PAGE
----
While slaveholders obviously tried to obliterate the cultural traditions of people captured from West Africa – because through knowledge comes power and strength – in the black dominated low country areas this proved simply impossible. So here, people with different ethnic and tribal heritage – for example the Mandinka, Yoruba, Fon, and Igbo — created a new and distinctive creole culture that drew upon elements of a diverse West African past alongside (and to a lesser extent), the Euro-American cultural forms they encountered in the new world. Gullah is also influenced by the Caribbean world, since many captured Africans crossing the Atlantic spent time on the Caribbean islands before eventually arriving in America.
In the Carolina and Georgia lowcounty, this new culture became known as ‘Gullah’, enslaved people became Gullah slaves, their patois or dialect became the Gullah language, and their region (now dominated by route 17) became known as the Gullah area, though some people in Georgia sea-islands became known as the Geechee, hence the hybrid term Gullah-Geechee culture.
The etymology of the term Gullah—its origins — are debated. It might be a derivation of the ‘Golas’ people of West Africa, or a shortened form of ‘Angola’, from where many of South Carolina’s slaves were imported. But for me what is important is that Gullah was new and unique in the US.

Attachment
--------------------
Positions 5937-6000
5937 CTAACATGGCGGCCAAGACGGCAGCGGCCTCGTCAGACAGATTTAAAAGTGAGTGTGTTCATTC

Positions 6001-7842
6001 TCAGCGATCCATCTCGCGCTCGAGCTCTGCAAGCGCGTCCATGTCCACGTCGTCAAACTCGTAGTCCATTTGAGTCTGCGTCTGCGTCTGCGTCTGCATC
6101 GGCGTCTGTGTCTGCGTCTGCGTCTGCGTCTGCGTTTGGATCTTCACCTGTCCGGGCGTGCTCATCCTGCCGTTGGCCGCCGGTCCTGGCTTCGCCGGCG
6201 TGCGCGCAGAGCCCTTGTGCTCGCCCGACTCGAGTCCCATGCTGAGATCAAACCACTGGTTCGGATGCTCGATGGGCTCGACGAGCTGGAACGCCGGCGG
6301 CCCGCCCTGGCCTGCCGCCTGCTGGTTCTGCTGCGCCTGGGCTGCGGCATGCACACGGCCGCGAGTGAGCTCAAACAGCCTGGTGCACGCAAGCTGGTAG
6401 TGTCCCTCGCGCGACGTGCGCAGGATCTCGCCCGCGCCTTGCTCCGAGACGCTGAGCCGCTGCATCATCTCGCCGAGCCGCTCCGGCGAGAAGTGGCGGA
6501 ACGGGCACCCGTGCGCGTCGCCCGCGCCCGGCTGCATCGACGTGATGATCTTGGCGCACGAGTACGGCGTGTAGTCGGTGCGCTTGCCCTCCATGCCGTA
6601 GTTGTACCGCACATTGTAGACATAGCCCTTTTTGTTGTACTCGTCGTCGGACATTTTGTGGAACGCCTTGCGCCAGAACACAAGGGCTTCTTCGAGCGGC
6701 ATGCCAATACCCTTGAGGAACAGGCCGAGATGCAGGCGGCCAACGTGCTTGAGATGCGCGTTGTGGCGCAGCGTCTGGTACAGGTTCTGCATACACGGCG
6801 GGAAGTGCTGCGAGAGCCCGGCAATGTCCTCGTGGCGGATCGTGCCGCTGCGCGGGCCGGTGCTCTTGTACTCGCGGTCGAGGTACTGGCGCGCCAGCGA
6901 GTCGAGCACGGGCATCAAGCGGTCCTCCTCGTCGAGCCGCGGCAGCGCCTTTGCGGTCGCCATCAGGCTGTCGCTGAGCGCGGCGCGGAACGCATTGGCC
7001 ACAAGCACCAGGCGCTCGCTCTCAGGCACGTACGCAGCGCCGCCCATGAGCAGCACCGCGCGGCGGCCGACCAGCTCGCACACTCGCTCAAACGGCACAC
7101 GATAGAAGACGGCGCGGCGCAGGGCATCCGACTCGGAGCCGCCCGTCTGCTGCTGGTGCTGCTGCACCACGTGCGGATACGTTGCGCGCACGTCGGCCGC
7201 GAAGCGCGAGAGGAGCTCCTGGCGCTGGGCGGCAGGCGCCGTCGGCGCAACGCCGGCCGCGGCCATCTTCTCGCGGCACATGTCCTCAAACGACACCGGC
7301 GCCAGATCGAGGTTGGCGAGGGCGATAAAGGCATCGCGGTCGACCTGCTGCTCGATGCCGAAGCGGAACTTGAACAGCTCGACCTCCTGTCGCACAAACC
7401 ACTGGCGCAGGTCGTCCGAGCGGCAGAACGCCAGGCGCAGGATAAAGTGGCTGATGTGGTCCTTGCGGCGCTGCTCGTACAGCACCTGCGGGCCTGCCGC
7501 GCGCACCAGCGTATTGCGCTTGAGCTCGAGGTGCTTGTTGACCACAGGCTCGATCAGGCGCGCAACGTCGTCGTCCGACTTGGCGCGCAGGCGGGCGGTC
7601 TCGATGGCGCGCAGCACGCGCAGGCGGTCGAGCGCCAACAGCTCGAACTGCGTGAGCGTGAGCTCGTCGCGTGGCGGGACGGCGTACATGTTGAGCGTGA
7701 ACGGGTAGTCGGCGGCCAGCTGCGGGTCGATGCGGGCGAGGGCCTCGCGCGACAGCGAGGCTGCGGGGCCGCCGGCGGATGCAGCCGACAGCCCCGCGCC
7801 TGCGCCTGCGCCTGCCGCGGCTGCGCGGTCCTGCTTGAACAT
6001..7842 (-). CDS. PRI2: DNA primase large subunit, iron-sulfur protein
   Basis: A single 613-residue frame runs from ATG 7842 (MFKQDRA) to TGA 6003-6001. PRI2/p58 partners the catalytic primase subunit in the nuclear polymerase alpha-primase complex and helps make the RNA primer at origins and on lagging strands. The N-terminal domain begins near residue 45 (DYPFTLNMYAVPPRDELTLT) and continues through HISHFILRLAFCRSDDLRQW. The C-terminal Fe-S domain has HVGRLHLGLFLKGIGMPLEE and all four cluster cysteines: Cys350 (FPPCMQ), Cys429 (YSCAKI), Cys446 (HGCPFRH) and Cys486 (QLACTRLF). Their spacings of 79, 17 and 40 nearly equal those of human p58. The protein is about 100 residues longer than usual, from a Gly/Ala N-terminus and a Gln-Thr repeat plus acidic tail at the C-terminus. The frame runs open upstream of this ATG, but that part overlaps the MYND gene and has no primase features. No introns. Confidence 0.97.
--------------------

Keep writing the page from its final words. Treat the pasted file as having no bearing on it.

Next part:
The easiest way to explain Gullah culture is obviously to watch and listen to the film itself. Julie Dash’s historical advisor was Margaret Washington Creel, the foremost historian of Gullah life.
So we hear the Gullah language – a dialect derived from pidgin English and spoken in English but with West African intonation and grammatical structures. We hear Gullah patterns of story-telling – so important to enslaved people who were forbidden from reading and writing – and for their ancestors much history comes from the oral tradition. We see Gullah food practices which again draw upon the use of west African herbs and spices in making soups and stews in communal pots, especially with the readily available seafood of the area. Gullah women famously made baskets using local sweetgrass in a pattern that continues to this day. We also hear gullah singing and spirituality – again something that represents much more than simply a fusion of Euro-American Christianity with west African magic and witchcraft – including hoodoo, or voodoo — beliefs. Gullah is greater than the sum of its parts.